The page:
brings whatever he's got over to you.
  You're out walking, and you call his name he 
turns, and he runs the vast majority of the time.   Is he perfect? Not quite, but he's pretty darn 
close. He has never chewed any inappropriate human   thing in our house. He loves to chew bones, 
but he does not push his bones up against   human beings.

He chews bones in his bed where 
he knows he's supposed to chew his bones. We   almost never see the canine biting boat anchor.
And when we do, it's kind of funny because it   brings us back to the day when he arrived, when 
we used to see it probably 10 or 20 times a day.   You know, we might see it once a year now. 
It's called resurgence, it’s kind of funny.
  He's a dog who when anybody who visits 
our house, that's the dog they're like,   “I would like to take this dog home with me.” 
He's just a fun engaged dog. And he is the model   citizen for getting your nails trimmed. The 
worst case I've ever seen to now the best dog,   he adores having his nails trimmed. He comes 
running when he hears the Dremel fire up.
  And he's a model citizen for walking on leash. 
You could walk him out anywhere and he's happy   to ignore any distractions as he walks beside 
you. So, what a cool turnaround.

Did it happen   overnight? Absolutely not. But it happened 
within the framework of those five keys that I   shared with you. And while you're journaling, your 
goal is to create clarity daily for that dog.
  You know, Brené Brown says, “Clarity is kind.” 
And you want to create success for that dog by   empowering him with the gift of choice. Now, it 
all begins for us with a game ItsYerChoice.

You've   heard me talk about ItsYerChoice here on this 
podcast over and over and again, but honestly   that is the gateway to an amazing life for 
any dog, but in particular rescue dogs.   Because let's face it, they've been making 
a lot of choices throughout their life.
  They have just been inappropriate choices, running 
away, not coming when called, playing keep away,   you know, biting at their owners, whatever it is, 
it's been their choice. What we have to do is help   them to create clarity to see when you make good 
choices, amazing things happen. And ItsYerChoice   is that first step where the dog can go, “Oh, a 
weight's been lifted. I don't have to fight you.   We can work together on this.”
And if you would like to know   more about ItsYerChoice, I have an ItsYerChoice 
Summit, and I would like to gift it to you.

If   you have a rescue dog, this is the best place to 
start. If you have a new puppy, this is another   amazing place for you to start.
If you're challenged with your dog,   if you may have been playing ItsYerChoice but 
you're not seeing it transfer into your everyday   life then be my guests and join me. Go through the 
games in the ItsYerChoice Summit. Learn how this   starts as just a party game to wow your friends 
and turns into a way of life for your dog.
  If you're interested in that, just go to the show 
notes. If you're listening to this, check out the   show notes and click on the link, and that will 
take you to the ItsYerChoice Summit. And you will   see light bulbs go on. And I promise you what's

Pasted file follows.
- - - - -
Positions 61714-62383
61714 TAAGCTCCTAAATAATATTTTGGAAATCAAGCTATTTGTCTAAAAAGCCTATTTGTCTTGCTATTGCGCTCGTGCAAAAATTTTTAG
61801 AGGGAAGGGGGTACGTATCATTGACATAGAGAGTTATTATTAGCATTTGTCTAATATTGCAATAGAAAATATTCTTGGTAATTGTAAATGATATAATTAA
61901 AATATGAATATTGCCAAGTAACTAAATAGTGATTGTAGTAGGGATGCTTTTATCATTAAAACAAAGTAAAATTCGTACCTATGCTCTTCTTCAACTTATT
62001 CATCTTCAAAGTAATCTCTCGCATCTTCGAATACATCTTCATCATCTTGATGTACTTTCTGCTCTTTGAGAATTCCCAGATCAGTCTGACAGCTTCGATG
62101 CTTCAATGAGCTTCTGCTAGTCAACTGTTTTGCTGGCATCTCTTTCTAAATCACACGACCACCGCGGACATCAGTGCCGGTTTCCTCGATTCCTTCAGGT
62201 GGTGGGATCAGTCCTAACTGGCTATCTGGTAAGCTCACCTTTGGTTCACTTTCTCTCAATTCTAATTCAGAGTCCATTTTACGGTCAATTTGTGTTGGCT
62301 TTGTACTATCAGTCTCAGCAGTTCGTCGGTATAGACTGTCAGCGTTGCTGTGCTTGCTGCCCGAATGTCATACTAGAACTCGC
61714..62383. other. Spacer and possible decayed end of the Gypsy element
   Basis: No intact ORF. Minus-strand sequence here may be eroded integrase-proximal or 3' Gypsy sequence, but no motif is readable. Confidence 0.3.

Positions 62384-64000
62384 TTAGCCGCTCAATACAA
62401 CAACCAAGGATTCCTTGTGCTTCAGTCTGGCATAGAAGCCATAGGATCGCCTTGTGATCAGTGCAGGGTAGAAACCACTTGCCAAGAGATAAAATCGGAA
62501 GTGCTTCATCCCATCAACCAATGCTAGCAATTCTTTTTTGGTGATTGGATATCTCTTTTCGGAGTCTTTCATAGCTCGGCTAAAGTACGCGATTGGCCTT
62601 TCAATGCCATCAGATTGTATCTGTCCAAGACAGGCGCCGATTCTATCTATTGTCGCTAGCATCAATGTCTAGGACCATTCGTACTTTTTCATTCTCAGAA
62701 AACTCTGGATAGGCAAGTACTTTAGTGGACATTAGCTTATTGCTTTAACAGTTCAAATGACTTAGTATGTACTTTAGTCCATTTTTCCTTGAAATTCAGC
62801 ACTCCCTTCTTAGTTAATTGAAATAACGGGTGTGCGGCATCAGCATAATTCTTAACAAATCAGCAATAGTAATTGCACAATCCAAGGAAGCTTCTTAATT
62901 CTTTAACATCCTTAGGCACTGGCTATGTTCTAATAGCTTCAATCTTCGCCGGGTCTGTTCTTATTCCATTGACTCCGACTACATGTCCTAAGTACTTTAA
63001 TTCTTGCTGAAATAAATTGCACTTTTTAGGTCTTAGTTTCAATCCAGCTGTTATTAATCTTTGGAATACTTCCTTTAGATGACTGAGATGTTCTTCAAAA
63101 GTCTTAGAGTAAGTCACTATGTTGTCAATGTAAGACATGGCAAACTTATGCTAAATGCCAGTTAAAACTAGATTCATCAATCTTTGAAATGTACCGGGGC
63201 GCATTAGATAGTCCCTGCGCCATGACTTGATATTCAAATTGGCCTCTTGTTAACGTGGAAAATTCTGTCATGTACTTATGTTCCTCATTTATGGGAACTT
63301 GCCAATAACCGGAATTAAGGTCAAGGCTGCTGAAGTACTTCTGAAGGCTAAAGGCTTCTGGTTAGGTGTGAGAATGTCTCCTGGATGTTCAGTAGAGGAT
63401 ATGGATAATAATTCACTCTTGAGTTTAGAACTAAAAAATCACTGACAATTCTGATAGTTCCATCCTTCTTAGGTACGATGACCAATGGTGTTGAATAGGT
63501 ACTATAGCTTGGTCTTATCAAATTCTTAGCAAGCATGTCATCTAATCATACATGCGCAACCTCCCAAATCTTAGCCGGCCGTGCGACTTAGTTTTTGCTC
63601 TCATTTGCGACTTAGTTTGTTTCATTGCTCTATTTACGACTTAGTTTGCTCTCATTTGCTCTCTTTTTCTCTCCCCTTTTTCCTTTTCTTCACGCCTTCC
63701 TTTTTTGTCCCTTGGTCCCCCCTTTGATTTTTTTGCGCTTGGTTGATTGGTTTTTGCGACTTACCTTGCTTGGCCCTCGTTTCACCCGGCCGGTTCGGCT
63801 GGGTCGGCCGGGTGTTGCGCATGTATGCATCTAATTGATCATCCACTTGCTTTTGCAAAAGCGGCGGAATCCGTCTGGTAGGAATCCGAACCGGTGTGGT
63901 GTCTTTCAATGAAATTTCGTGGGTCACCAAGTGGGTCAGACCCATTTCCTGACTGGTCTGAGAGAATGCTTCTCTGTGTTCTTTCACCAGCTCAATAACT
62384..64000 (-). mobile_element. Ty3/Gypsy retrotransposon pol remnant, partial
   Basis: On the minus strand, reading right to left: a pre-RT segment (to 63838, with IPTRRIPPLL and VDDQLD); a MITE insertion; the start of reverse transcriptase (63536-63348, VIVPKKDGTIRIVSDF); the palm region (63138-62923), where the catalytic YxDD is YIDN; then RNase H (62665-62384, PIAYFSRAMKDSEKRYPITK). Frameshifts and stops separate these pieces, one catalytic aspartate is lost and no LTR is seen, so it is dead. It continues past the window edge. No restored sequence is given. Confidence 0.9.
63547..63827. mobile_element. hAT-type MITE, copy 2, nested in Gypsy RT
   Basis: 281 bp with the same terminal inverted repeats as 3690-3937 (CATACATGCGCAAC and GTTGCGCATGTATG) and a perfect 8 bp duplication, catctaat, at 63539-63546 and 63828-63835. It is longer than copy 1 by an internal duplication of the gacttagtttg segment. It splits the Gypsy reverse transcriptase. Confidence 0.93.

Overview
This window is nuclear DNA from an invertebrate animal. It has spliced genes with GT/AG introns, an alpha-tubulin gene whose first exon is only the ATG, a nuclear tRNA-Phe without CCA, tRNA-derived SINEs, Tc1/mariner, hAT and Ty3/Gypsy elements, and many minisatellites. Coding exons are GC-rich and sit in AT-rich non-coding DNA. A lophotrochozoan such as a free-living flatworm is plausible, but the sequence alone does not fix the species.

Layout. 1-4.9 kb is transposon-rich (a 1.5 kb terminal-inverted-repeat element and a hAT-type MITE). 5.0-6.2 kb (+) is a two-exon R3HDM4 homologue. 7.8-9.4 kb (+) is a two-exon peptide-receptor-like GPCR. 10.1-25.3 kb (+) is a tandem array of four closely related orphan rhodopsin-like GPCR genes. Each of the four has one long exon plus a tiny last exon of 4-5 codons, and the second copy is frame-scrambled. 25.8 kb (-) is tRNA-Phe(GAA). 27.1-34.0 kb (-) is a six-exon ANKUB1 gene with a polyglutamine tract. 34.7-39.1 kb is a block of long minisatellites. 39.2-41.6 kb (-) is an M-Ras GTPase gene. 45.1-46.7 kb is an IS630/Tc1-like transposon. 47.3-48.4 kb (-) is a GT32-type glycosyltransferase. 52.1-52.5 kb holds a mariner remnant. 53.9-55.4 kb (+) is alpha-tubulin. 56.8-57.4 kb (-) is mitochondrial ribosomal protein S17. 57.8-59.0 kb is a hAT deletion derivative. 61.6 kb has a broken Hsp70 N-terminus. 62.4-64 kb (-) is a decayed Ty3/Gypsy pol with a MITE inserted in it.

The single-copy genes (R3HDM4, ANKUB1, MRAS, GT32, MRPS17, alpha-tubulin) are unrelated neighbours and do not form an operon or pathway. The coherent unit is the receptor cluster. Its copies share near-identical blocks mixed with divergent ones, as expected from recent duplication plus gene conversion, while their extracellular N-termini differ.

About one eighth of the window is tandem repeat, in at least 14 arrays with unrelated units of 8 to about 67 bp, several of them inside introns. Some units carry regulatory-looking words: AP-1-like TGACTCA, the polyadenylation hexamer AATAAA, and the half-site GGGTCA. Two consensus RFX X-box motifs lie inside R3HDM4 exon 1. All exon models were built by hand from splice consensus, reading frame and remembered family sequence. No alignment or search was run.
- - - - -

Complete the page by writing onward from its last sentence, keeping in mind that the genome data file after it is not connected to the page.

happened with us with Tater Salad, it is possible   for everybody. You really just have to know what 
you want and keep cataloging on what you've got.   And finally, I'd like to invite you 
to focus on the awesome.

You know,   especially when we have a rescue dog, there 
is the, what we know about that dog's history   and what we imagine about that dog's history.
So, focus on, “Hey, this is my rescue dog.   He's got a sort of past, but man, this is why 
he's awesome.” Talk about how awesome he is.
  Let yesterday be over with. It's in the past. 
It's the history. Don't go there. And finally,   I'd like to ask you to share this podcast with 
anybody you know who is struggling with their dog.   With anybody you know who's planning on 
getting a new puppy or a new rescue dog.
  Share this podcast because I want people to know 
let's believe in what's possible for our dogs,   rather than looking at a dog like Samson 
the Bulldog cross, who came into this home   with nine behavior challenges that 
most people would have said, “Oh,   you're going to have to keep that dog on leash 
for the rest of his life.” We all have choices.   We can hang out and hope that our dog's going to 
get better.

That was the approach Tater Salad,   AKA Samson's owners tried to take, didn't work.
You could manage that dog for the rest of your   life, so they never get the freedom to choose 
to be wrong. They're always in a crate.   They're always tied up. They're always on a leash 
or a long line. They're never given that freedom.   Or you can do what we did with Tater. We managed 
and trained until we could allow that dog to have   more freedoms because he was so well trained.
Please share this podcast. And if learning more   about what we did with Tater is of interest 
to you, just leave me a comment. And maybe   in the future I'll share some of those 
foundational videos of what life was like   when he first came into this home and we were 
dealing with all of his lunatics. Okay.
  So that's it for today for Shaped by Dog. 
Remember if you're watching this on YouTube,   please like this video, subscribe to our channel 
and leave me a comment if you'd like to see more   talking about turning things around for our rescue 
dogs.

I'll see you next time on Shaped by Dog..